nifty if simple
Ry & Joachim
Happy Father's Day!
...worth every penny!
One Long Tune
the life & music of Lenny Breau
Portage & Main
about 25 degrees C
We'll Never Turn Back
signed by Mavis
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Gordon Lightfoot. Two words that say a lot about music in Canada. The first time I saw him live was in 1967, during celebrations for our country's centennial. There was a big show down at Confederation Park. Rich Little, The Big Town Boys and Gordon Lightfoot. We all went. After all we were teenagers now. It was a great show. The Big Town Boys sorta rocked. Rich Little was funny. And Lightfoot was great. John Stockfish on bass and Red Shea on guitar. I went home and learned a bunch of Gord's gold! I think he had just one album out at the time, so it didn't take too long. But I started buying Lightfoot albums after that.
In April 2010 I saw him again. At Hamilton Place, with a bigger band including Terry Clements on lead guitar. Even with the added instrumentation he didn't sound that different. Lightfoot doesn't rock out. He is however, the master of his domain. He owned the stage, and everyone's attention that April night. If it hadn't been for the guy behind me singing along with every song, and the girl in front of me texting each title to someone off site, it would've been a perfect evening. As it was, it was still not bad. Not bad at all.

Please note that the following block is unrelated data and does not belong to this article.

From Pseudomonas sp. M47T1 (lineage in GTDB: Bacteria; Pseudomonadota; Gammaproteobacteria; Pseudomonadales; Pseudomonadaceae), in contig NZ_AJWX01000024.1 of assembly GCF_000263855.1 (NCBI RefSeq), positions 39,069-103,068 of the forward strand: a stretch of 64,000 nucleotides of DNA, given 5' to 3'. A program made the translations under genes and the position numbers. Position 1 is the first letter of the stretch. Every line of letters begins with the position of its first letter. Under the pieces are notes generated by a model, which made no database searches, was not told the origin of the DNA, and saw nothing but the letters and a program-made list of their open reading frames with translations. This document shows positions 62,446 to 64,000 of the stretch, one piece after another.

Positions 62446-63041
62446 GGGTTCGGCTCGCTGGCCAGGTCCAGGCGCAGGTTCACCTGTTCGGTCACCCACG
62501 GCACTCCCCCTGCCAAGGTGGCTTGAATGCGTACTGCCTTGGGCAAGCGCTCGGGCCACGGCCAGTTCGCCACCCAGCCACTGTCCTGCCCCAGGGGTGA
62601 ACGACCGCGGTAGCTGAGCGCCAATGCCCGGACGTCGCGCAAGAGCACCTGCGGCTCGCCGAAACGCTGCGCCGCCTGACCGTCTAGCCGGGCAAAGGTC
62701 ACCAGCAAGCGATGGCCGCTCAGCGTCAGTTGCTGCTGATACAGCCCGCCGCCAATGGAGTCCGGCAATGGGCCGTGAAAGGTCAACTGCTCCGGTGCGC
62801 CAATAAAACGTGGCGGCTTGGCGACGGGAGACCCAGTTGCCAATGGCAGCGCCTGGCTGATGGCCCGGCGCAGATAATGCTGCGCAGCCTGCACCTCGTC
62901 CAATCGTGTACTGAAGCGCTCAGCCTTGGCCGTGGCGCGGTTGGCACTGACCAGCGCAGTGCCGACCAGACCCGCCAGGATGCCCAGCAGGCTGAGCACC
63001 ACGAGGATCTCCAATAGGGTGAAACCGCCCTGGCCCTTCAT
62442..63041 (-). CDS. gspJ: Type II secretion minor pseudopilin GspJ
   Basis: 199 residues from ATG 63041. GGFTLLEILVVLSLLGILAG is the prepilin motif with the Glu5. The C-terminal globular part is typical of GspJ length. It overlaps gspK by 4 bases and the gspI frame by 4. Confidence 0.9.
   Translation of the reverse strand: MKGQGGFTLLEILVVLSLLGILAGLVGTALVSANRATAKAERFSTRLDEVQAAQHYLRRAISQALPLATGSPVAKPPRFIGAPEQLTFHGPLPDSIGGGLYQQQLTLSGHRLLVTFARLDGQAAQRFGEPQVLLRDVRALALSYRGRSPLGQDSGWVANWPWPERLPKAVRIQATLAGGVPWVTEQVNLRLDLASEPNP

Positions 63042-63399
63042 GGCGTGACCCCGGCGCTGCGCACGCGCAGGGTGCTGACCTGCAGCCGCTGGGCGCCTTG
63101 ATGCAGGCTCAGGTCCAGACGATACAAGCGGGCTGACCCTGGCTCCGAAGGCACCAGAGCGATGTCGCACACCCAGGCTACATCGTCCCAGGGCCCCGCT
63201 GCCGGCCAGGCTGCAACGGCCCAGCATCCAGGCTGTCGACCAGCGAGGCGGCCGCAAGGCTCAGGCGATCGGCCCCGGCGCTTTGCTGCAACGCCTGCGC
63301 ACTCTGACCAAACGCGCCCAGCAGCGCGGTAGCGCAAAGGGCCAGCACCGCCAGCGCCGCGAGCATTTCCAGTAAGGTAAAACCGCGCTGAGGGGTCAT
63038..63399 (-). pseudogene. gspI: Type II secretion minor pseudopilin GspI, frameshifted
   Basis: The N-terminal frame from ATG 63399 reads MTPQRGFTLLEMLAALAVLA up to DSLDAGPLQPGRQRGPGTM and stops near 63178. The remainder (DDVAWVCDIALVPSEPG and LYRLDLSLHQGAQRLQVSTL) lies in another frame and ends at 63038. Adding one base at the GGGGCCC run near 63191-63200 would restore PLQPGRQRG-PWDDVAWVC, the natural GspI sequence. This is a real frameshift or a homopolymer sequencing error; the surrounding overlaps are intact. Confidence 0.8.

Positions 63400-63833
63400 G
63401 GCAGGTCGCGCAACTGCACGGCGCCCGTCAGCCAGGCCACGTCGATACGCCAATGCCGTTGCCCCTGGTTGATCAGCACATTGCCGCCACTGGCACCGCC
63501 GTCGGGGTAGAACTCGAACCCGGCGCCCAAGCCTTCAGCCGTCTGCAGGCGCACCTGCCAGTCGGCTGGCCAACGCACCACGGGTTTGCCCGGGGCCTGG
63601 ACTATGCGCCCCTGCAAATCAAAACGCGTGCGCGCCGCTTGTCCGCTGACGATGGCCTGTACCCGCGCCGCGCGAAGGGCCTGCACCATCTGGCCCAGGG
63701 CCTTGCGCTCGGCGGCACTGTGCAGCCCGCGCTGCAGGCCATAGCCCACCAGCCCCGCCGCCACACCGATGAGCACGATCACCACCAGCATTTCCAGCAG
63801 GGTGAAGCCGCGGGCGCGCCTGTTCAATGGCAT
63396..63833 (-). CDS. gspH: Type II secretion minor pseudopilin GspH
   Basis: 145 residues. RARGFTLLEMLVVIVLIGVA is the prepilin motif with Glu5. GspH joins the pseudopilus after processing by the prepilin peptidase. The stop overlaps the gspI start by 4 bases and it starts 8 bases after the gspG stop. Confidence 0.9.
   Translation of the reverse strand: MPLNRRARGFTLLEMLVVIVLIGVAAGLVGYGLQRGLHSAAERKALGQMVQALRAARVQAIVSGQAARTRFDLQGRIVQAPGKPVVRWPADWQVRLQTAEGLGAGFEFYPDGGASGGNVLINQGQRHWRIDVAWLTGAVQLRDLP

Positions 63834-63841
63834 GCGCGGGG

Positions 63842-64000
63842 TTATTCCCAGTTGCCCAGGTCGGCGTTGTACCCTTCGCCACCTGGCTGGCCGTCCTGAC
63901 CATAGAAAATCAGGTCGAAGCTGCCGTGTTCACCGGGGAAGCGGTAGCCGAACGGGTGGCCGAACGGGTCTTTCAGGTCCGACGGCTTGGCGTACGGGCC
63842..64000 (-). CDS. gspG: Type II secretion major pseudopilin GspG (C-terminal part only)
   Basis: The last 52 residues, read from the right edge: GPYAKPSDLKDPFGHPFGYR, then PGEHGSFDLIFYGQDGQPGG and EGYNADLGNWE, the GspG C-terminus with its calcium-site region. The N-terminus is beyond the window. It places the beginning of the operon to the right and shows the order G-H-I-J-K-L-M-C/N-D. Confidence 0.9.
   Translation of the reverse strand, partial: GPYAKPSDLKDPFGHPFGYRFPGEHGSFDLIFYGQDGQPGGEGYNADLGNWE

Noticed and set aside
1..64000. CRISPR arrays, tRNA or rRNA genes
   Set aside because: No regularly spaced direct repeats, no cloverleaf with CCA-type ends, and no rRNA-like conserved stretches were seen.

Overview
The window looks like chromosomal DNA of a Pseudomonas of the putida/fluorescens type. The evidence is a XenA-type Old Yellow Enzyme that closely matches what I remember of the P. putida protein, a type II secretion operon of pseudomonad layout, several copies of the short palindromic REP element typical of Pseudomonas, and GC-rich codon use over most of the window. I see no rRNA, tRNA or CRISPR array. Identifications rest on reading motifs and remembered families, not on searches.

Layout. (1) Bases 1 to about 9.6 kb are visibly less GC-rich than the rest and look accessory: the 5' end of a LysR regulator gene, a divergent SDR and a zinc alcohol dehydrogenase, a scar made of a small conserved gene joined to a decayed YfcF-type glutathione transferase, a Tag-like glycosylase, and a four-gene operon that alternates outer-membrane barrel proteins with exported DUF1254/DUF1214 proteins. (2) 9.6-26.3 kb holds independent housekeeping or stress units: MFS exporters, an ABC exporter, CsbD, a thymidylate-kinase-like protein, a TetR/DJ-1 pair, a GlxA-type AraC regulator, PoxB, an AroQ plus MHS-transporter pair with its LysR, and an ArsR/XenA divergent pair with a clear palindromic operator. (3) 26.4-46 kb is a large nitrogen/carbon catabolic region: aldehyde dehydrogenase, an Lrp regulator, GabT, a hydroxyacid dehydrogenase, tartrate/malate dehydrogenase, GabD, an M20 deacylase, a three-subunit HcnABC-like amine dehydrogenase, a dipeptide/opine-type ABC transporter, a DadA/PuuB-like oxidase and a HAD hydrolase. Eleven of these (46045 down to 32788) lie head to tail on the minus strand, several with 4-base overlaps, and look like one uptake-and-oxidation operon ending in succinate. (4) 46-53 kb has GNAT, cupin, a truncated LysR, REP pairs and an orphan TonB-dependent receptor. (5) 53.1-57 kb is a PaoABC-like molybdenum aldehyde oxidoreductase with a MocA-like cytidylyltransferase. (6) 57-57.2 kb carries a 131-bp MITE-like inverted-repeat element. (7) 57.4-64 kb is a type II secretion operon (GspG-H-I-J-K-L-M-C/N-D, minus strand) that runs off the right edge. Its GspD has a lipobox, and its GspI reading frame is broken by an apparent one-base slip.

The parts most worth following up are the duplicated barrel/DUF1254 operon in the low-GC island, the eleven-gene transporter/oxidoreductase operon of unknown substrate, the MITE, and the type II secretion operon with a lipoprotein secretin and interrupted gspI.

Lightfoot prepared a collection of live recordings from Massey Hall (for years he's taken a week of gigs there) and worked with Bob Doidge from Grant Avenue Studios to make it sound just so. He wanted to capture the sound of Massey Hall. The idea was to release this album after Gord passed away. A gift to his fans. But then Terry Clements died last year. So the recording came out early, in tribute to Clements, Gord's guitarist since Red Shea left. Forty years. That's time to develop some real sympatico.